It’s a highly constructed version of our own reality. It follows a narrative of contentment and bliss. People might post something mundane, but it becomes a euphoric moment about cooking a hot dog on their new grill. I just deactivated my personal account two weeks ago. Everyone on Facebook appeared to be doing better than me. I thought, “I don’t need this. I don’t need to see how many pages someone has cracked out in one day or how many awards they won that week.”Mr. Bakopoulos is speaking of envy, one of the ancient sins to which nearly everyone is susceptible. Envy is one of childhood's most basic emotions: who among us has not envied a playmate's toy or clothes or even her family, finding ours wanting?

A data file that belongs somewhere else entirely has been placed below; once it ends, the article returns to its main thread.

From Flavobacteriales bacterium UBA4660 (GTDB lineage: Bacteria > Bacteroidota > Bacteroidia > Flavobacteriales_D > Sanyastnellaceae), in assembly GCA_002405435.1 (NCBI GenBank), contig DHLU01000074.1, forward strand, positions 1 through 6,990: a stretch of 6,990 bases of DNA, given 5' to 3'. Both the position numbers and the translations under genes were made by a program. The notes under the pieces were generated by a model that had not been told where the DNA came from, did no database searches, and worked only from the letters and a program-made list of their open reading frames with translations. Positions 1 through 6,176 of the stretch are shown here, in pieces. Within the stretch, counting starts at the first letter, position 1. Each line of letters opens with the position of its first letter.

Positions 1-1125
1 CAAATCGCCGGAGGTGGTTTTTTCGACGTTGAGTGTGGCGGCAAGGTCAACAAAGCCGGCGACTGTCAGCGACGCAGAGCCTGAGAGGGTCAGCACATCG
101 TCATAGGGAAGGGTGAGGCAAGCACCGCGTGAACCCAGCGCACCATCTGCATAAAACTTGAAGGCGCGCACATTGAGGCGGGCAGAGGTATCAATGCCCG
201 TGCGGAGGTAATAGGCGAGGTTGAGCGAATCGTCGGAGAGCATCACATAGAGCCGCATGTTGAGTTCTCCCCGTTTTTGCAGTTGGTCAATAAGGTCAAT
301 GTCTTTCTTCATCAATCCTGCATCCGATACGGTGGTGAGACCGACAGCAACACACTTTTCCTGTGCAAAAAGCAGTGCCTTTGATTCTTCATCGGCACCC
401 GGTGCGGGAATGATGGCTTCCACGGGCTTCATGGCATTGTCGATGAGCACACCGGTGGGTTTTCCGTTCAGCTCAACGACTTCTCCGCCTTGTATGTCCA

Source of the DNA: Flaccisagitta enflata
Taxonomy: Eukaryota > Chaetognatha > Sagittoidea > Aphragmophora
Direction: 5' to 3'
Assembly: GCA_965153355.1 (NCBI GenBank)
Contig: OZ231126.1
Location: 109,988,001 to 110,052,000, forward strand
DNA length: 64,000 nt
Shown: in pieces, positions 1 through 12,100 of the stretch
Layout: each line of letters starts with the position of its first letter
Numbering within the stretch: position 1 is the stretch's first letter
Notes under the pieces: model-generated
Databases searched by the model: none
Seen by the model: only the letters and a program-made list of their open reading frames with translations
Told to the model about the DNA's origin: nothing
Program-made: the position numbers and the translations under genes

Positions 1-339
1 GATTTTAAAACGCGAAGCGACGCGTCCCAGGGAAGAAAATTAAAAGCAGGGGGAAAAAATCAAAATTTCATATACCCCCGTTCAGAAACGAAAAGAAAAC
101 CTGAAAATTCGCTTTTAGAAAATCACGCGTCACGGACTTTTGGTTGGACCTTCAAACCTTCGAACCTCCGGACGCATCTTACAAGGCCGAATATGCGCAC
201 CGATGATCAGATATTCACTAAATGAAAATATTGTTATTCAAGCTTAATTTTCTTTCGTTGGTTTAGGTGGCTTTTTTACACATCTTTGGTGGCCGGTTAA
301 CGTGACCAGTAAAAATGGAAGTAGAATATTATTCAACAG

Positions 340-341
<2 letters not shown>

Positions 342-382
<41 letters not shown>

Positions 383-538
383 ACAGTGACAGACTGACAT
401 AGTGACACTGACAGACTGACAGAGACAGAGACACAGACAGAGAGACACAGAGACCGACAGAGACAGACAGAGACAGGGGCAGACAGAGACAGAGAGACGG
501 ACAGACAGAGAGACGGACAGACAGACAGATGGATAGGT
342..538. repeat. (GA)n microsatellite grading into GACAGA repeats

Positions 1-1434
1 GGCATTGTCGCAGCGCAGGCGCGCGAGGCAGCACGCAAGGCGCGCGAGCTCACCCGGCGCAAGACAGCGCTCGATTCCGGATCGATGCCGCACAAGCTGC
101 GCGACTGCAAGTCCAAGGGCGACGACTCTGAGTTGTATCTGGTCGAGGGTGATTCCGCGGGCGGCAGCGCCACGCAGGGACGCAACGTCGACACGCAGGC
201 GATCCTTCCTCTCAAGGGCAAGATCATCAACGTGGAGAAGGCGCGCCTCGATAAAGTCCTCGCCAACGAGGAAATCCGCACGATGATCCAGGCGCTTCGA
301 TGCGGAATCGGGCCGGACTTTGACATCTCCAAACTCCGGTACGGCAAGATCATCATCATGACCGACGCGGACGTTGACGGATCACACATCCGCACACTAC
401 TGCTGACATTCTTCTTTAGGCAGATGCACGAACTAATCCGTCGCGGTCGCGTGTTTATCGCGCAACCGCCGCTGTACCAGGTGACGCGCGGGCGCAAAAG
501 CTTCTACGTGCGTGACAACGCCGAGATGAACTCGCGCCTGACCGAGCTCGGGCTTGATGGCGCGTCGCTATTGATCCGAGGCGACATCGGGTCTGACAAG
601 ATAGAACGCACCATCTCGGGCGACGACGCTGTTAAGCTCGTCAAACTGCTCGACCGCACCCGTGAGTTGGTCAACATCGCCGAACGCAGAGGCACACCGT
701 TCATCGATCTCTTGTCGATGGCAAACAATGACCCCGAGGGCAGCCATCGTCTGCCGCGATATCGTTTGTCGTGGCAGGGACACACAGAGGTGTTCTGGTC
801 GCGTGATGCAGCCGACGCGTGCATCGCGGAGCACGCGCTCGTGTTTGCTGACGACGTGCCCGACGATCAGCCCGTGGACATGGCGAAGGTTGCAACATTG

Whether or not we are afflicted ourselves, we can lessen the envy---and unhappiness all around---by toning down the bragging (safe harbor should be granted, however, for pictures of babies). Boastful behavior, after all, stems from another of the ancient sins.